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United States v. Kelley

United States District Court, W.D. Louisiana, Monroe Division

December 3, 2018

UNITED STATES OF AMERICA
v.
DARYON D. KELLEY

          TERRY A. DOUGHTY JUDGE

          REPORT AND RECOMMENDATION

          Karen L. Hayes United States Magistrate Judge

         Before the undersigned Magistrate Judge, on reference from the District Court, is a motion to suppress filed by Defendant Daryon D. Kelley. [doc. # 27]. For reasons explained below, it is recommended that the motion be DENIED.

         Background [1]

         On October 2, 2017, Sergeant Matthew Downhour ("Sgt. Downhour") of the West Monroe Police Department observed a 2014 Chevy Impala drive through an intersection at approximately 10 to 15 miles per hour, without stopping at the stop sign. He conducted a traffic stop of the vehicle and made contact with the driver, Defendant Daryon D. Kelley. Defendant informed Sgt. Downhour that he had no identification on his person, but stated his name was Victor G. Kelley, his date of birth was July 1, 1992, and he was driving a rental vehicle, which he had permission to drive.

         Defendant provided Sgt. Downhour with the rental agreement, which listed Charles Langford as the renter of the vehicle. (See Ex. 1, [doc. # 35-1]). Victor Kelley was not listed as an authorized driver. Sgt. Downhour tried to contact Langford, but he did not answer his phone.[2] Sgt. Downhour also contacted the manager at the rental car agency who confirmed Victor Kelley was not an authorized driver of the vehicle.

         Sgt. Downhour used his mobile data terminal to look up a picture of Victor Kelley and determined that the man driving the vehicle did not match the picture. He then called for backup, and Sergeant Robert Ellis ("Sgt. Ellis") arrived at the scene to assist Sgt. Downhour. Sgt. Downhour arrested Defendant for failing to identify himself and for not having a driver's license in his possession. When the officers opened the door to the Impala and Defendant stepped out, Sgt. Downhour smelled burnt marijuana on Defendant and coming from the vehicle. Sgt. Downhour read Defendant his Miranda rights and placed him in his patrol car. He then searched the vehicle and found a fully loaded Ruger LC9 9mm pistol, $10, 400.00 in cash, and a cigar package containing one partially smoked marijuana cigar in the center armrest compartment. Defendant denied knowledge of the items found in the center console. When asked about his name, Defendant continued to insist he was Victor Kelley.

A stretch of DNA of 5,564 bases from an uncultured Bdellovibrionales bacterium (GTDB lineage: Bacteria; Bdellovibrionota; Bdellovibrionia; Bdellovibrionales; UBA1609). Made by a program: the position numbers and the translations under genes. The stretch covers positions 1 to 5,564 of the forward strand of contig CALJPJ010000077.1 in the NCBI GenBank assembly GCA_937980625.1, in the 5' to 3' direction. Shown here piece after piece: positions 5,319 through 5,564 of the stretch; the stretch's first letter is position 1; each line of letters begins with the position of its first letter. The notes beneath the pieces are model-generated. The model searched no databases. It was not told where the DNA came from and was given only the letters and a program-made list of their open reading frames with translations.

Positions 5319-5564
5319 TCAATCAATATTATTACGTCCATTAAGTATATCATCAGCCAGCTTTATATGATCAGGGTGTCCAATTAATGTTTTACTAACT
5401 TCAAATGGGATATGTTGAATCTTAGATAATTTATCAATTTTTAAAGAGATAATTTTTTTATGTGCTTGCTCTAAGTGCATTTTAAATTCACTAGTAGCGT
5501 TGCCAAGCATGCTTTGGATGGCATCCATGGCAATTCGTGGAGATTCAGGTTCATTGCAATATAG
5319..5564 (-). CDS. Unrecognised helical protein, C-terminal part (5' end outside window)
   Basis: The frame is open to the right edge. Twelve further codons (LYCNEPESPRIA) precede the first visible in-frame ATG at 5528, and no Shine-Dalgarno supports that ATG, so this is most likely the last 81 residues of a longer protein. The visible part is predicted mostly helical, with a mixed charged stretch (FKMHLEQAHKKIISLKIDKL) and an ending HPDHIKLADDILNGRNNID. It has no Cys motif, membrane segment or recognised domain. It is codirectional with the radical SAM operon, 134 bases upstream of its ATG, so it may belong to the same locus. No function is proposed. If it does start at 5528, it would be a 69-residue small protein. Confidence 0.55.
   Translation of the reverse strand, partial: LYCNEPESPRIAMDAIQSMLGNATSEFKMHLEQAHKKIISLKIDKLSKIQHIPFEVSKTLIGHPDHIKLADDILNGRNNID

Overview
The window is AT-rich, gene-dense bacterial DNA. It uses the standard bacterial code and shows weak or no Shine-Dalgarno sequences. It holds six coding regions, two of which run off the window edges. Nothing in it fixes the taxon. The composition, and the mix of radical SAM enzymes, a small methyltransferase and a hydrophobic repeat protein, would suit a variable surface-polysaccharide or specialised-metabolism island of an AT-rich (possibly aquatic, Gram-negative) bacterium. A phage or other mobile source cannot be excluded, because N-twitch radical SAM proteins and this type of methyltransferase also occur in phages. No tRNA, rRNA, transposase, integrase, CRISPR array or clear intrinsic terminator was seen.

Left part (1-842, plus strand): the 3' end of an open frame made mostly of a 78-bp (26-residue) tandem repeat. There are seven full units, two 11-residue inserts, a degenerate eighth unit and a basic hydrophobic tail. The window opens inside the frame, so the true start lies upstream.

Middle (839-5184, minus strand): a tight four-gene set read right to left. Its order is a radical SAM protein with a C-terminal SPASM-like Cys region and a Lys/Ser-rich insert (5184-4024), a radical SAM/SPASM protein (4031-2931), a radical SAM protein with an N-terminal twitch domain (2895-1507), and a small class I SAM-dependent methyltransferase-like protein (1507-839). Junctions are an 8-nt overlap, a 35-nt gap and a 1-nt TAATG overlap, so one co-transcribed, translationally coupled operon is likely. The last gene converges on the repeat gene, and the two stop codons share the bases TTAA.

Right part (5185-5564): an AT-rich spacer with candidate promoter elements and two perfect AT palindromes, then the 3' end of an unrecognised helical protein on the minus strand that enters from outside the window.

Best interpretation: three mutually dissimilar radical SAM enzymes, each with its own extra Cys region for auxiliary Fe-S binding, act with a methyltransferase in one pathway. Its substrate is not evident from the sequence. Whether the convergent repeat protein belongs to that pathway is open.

Sgt. Downhour transported Defendant to the West Monroe Correctional Center, and once there, Defendant provided his correct personal information. It was discovered that Defendant is a convicted felon and that there was a warrant for his arrest. While Defendant was being booked, Sgt. Downhour continued asking him questions. Defendant denied knowledge of the firearm in the vehicle but told Sgt. Downhour that all he had was a little blunt and that it is not illegal to have a gun and money.

         On June 27, 2018, a federal grand jury indicted Defendant on one count of possession of a firearm by a convicted felon in violation of 18 U.S.C. § 922(g)(1). [doc. # 1].

         On October 16, 2018, Defendant filed the instant motion to suppress evidence seized and statements obtained from him by the Government. Defendant claims Sgt. Downhour had no probable cause or reasonable suspicion to believe a traffic offense had been committed in order to stop and search the car Defendant was driving. Defendant also claims the statements he made following his arrest should be suppressed because they were not voluntary or elicited pursuant to a valid Miranda waiver, [doc. # 27].

         On October 30, 2018, the Government filed its response claiming Sgt. Downhour had probable cause to conduct the traffic stop, arrest Defendant, and search the vehicle, and that Defendant's post-arrest statements were obtained pursuant to a voluntary Miranda waiver, [doc. #30].

         A suppression hearing took place on November 14, 2018, with testimony from Sgt. Downhour, Sgt. Ellis, and Charles Langford. The matter is ripe.

         Standard of Law

         The Fourth Amendment of the United States Constitution guarantees "[t]he right of the people to be secure in their persons, houses, papers, and effects, against unreasonable searches and seizures." U.S. Const, amend. IV. The protections of the Fourth Amendment extend to the states ...


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